Reading List by Jennie for October 2021 through December 2021
The Haunted Hotel by Wilkie Collins
This was the first of my two short Halloween reads. Like most of my Halloween reads, it wasn’t particularly scary.
The story opens with the Countess Narona visiting a doctor in London, and recounting a strange story about her meeting her fiance’s jilted lover. The Countess is supposedly a widow; both her title and widowhood are questioned by society. She travels with her brother, the Baron Rivar, who it’s implied is actually her lover. The Countess is engaged to marry Lord Montbarry, who broke off his engagement to a young lady named Agnes Lockwood after (supposedly) falling under the Countess’ spell when they met abroad.
The action then shifts to Agnes, who is burning Montbarry’s letters to her. She is visited by his brother Henry, who is in love with Agnes. All of Montbarry’s family disapprove of his chosen wife. While Henry is with her, Agnes gets a visit from a young woman who used to be her maid. Emily has married an Italian courier, Ferrari, and she rather inappropriately (she is desperate) asks Agnes to write a recommendation so that Ferrari can get hired as a courier for Montbarry and his bride, who are departing for the continent. Reluctantly, Agnes agrees.
In Venice, Ferrari disappears mysteriously after the newly wedded couple settle in a run down palace. Emily again appeals to Agnes for help in finding out what has happened to her husband. Then, Lord Montbarry dies, ostensibly of bronchitis. There are nasty rumors about the life insurance policy that the Countess and her brother can now collect on, but there is no firm evidence that Montbarry died of anything other than natural causes.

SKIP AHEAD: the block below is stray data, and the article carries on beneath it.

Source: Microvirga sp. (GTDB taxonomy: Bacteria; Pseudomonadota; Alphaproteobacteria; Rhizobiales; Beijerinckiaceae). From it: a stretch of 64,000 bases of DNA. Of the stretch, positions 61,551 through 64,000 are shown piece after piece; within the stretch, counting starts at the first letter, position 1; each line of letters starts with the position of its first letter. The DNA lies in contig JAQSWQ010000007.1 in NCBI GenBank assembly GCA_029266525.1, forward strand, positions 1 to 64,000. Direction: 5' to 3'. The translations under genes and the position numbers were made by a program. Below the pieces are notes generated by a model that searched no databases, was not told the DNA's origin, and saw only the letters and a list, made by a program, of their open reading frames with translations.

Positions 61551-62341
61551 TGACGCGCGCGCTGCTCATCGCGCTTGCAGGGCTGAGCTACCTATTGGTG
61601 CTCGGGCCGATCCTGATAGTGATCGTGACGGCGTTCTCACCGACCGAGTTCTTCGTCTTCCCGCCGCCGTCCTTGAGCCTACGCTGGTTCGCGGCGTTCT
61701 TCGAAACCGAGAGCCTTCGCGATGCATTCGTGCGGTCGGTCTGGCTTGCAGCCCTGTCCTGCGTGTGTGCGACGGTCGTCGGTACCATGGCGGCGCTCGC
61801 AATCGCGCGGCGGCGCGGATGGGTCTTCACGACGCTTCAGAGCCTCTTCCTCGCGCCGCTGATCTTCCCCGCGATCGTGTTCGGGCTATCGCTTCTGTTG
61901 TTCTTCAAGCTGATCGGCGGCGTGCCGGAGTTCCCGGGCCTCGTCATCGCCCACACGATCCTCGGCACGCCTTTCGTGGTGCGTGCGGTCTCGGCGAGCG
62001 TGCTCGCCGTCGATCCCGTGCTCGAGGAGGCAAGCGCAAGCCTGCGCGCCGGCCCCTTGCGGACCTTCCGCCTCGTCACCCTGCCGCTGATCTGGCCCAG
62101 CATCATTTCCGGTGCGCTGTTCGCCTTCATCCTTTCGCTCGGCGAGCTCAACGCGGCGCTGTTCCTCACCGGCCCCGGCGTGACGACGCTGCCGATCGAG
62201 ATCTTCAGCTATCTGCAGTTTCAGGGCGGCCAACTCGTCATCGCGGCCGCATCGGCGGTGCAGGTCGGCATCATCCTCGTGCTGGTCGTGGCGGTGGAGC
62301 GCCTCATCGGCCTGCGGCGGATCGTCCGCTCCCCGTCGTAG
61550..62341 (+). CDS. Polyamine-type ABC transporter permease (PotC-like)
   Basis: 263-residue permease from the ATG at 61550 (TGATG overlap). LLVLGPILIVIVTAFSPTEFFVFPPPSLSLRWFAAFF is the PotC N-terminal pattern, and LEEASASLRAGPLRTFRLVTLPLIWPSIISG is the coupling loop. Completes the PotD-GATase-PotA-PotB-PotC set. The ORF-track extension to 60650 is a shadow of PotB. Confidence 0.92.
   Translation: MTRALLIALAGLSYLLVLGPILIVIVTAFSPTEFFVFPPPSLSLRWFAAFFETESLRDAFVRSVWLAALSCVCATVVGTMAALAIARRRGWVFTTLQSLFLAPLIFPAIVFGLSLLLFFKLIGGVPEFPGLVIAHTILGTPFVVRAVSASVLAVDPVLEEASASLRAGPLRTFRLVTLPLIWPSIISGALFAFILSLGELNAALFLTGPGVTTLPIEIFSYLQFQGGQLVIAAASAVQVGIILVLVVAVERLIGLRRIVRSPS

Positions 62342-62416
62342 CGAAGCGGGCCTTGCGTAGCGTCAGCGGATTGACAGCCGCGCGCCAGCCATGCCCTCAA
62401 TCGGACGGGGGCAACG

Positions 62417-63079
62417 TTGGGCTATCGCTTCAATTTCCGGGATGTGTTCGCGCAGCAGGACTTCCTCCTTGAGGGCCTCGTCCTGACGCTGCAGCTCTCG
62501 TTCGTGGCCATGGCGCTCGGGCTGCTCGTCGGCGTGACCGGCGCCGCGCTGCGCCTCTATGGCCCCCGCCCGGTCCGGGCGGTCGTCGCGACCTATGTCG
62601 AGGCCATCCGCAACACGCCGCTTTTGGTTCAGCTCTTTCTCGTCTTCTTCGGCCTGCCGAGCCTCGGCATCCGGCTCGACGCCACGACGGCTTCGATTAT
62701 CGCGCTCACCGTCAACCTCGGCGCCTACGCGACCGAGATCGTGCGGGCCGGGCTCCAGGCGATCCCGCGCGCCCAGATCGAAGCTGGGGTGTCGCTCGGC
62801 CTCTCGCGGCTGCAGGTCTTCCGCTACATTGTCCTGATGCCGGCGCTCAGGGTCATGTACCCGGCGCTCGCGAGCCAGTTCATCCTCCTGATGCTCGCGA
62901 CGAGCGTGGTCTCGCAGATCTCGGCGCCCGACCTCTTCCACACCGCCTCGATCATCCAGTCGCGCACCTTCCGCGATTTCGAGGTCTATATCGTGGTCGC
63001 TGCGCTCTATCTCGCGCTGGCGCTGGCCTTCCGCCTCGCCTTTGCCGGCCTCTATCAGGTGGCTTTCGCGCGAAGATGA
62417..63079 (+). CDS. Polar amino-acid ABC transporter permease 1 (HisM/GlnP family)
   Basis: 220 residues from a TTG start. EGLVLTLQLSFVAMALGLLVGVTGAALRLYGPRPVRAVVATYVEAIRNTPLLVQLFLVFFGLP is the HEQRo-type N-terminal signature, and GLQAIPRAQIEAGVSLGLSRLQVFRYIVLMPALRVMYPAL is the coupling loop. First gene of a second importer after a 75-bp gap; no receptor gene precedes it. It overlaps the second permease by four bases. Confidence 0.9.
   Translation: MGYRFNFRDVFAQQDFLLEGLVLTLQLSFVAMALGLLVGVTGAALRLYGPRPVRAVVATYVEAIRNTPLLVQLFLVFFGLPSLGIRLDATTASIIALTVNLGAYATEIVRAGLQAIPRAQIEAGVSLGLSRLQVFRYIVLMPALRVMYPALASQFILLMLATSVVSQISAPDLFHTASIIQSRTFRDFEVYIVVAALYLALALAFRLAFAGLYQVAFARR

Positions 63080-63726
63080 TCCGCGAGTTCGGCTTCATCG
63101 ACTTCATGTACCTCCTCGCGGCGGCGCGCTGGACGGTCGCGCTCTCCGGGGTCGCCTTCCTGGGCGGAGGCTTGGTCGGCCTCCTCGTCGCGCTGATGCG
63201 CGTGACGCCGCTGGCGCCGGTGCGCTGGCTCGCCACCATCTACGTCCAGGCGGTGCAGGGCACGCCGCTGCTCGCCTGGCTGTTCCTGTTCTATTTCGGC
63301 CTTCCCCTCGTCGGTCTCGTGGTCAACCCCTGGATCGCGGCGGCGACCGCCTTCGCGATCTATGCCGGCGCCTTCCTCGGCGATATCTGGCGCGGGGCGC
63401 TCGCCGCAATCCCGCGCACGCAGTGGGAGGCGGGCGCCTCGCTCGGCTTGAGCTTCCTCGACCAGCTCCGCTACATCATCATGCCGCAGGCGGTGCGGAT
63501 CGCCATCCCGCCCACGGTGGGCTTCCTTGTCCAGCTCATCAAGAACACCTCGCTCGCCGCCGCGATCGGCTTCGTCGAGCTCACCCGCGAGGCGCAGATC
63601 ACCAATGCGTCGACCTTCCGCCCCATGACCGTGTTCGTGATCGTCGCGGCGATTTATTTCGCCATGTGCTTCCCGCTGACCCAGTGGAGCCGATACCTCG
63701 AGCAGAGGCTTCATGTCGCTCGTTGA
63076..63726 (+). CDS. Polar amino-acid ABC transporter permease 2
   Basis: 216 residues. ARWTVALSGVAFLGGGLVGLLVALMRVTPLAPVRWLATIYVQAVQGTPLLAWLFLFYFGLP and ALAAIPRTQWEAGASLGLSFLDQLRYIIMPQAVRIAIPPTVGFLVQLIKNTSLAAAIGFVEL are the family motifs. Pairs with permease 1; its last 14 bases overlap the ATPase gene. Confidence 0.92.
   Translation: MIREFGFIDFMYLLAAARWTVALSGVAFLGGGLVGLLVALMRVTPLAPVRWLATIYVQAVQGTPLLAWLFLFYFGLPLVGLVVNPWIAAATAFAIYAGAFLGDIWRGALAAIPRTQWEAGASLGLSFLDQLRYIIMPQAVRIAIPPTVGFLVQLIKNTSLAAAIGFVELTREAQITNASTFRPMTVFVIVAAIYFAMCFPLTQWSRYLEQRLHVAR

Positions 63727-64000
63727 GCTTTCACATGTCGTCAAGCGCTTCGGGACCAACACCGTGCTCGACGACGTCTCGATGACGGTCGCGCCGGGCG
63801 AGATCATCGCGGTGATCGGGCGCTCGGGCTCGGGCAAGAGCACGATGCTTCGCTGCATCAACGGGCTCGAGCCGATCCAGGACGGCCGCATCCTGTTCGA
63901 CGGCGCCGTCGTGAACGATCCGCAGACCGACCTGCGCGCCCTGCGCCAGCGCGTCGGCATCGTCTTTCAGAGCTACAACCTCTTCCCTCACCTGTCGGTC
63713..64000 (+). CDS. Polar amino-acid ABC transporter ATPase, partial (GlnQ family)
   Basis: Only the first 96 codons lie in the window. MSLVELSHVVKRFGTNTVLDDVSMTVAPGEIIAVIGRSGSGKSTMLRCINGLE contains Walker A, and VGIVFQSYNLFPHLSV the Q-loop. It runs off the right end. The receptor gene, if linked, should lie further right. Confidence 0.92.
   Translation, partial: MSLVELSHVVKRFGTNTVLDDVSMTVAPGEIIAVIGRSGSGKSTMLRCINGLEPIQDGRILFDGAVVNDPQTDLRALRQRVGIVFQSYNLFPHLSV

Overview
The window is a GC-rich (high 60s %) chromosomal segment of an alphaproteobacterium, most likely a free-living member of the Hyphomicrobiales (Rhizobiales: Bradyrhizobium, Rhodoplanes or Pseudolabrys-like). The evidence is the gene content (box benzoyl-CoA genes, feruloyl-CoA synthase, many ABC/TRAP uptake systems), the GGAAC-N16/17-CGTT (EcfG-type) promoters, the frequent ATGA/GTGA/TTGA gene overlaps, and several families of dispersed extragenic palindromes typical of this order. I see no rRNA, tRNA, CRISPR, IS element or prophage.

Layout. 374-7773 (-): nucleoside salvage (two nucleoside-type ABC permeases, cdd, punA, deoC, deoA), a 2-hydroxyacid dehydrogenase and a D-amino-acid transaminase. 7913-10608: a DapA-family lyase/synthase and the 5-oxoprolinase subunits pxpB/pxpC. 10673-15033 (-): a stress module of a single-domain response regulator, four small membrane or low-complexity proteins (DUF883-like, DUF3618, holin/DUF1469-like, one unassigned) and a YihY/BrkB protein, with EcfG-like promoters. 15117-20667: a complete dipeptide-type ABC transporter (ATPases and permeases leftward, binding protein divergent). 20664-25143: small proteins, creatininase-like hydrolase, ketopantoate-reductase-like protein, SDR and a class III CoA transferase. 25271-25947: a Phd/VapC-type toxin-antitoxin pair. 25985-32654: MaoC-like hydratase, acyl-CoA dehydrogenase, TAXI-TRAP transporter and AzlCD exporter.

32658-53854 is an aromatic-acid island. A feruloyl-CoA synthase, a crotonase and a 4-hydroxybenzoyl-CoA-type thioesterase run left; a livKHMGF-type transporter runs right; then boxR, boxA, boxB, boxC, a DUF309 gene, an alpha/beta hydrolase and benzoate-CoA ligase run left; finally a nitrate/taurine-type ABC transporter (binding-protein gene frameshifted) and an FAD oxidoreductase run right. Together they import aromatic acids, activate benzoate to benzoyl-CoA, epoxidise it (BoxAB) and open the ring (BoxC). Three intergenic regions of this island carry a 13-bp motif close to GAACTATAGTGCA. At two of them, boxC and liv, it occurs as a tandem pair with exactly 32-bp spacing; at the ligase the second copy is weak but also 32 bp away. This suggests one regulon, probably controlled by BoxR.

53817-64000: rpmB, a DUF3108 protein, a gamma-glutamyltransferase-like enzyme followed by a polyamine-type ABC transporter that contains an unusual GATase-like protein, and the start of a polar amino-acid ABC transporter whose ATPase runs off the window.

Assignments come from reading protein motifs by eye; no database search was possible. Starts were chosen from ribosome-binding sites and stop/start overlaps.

The palace ends up being refurbished into a fancy hotel, and…because reasons, the new baron Montbarry, his family, Henry (still in love with Agnes) and Agnes herself all travel to Venice and stay there. From then on the family and Agnes experience haunting encounters with an entity that seems to be the former Lord Montbarry. The Countess Narona turns up again in Venice, and the truth comes out about what happened to the erstwhile baron and to Ferrari. The story held my attention, and while again, not being really scary, managed to effectively convey a sense of dread. I gave this a B+/B.
The Willows by Algernon Blackwood
The Willows was my second scary Halloween read; it was even shorter than The Haunted Hotel, only about 20,000 words. It’s a simple yet atmospheric tale told from the perspective of a man who is traveling with a companion on the River Danube by canoe. They become stranded on a small island, becoming smaller all the time as the river encroaches. Meanwhile, nature, particularly the omnipresent willows, takes on a sinister aspect and the pair spend two nights increasingly menaced by unknown entities, strange sounds, and a seemingly shifting landscape. Their canoe is sabotaged, and there are other strange occurrences that make them realize that they aren’t alone and that perhaps they are somehow stuck in a place with a connection to another dimension. Blackwood was supposedly admired by H.P. Lovecraft, and there is a whiff of the eldritch about the story. Oddly, it also reminds me of The Blair Witch Project a bit. I gave The Willows a B+.